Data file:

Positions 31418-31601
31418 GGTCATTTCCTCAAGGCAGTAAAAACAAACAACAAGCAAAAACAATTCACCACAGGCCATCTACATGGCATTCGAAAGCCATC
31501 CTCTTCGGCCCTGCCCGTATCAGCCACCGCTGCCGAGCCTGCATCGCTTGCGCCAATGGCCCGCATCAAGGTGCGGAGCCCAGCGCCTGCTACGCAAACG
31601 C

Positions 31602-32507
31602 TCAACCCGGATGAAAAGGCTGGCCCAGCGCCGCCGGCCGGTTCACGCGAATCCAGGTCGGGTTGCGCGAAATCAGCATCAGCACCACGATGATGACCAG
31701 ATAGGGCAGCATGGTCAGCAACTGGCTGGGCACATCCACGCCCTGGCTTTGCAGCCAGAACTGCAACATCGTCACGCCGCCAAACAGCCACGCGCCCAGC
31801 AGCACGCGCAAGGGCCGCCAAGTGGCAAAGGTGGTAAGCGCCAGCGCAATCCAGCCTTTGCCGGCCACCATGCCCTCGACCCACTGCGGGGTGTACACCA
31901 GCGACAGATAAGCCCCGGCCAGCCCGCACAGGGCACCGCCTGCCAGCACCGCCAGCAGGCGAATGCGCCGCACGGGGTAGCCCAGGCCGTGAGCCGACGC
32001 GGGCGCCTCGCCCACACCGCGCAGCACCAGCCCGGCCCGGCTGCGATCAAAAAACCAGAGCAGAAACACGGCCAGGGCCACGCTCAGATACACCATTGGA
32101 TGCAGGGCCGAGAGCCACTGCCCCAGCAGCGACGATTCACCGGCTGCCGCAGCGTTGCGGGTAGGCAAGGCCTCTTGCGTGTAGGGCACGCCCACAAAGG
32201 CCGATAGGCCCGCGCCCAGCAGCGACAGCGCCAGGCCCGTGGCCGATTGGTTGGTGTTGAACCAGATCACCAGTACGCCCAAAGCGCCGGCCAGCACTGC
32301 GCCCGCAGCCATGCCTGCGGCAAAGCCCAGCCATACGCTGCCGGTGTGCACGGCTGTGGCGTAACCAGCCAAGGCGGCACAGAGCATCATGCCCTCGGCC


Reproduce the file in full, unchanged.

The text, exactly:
Positions 31418-31601
31418 GGTCATTTCCTCAAGGCAGTAAAAACAAACAACAAGCAAAAACAATTCACCACAGGCCATCTACATGGCATTCGAAAGCCATC
31501 CTCTTCGGCCCTGCCCGTATCAGCCACCGCTGCCGAGCCTGCATCGCTTGCGCCAATGGCCCGCATCAAGGTGCGGAGCCCAGCGCCTGCTACGCAAACG
31601 C

Positions 31602-32507
31602 TCAACCCGGATGAAAAGGCTGGCCCAGCGCCGCCGGCCGGTTCACGCGAATCCAGGTCGGGTTGCGCGAAATCAGCATCAGCACCACGATGATGACCAG
31701 ATAGGGCAGCATGGTCAGCAACTGGCTGGGCACATCCACGCCCTGGCTTTGCAGCCAGAACTGCAACATCGTCACGCCGCCAAACAGCCACGCGCCCAGC
31801 AGCACGCGCAAGGGCCGCCAAGTGGCAAAGGTGGTAAGCGCCAGCGCAATCCAGCCTTTGCCGGCCACCATGCCCTCGACCCACTGCGGGGTGTACACCA
31901 GCGACAGATAAGCCCCGGCCAGCCCGCACAGGGCACCGCCTGCCAGCACCGCCAGCAGGCGAATGCGCCGCACGGGGTAGCCCAGGCCGTGAGCCGACGC
32001 GGGCGCCTCGCCCACACCGCGCAGCACCAGCCCGGCCCGGCTGCGATCAAAAAACCAGAGCAGAAACACGGCCAGGGCCACGCTCAGATACACCATTGGA
32101 TGCAGGGCCGAGAGCCACTGCCCCAGCAGCGACGATTCACCGGCTGCCGCAGCGTTGCGGGTAGGCAAGGCCTCTTGCGTGTAGGGCACGCCCACAAAGG
32201 CCGATAGGCCCGCGCCCAGCAGCGACAGCGCCAGGCCCGTGGCCGATTGGTTGGTGTTGAACCAGATCACCAGTACGCCCAAAGCGCCGGCCAGCACTGC
32301 GCCCGCAGCCATGCCTGCGGCAAAGCCCAGCCATACGCTGCCGGTGTGCACGGCTGTGGCGTAACCAGCCAAGGCGGCACAGAGCATCATGCCCTCGGCC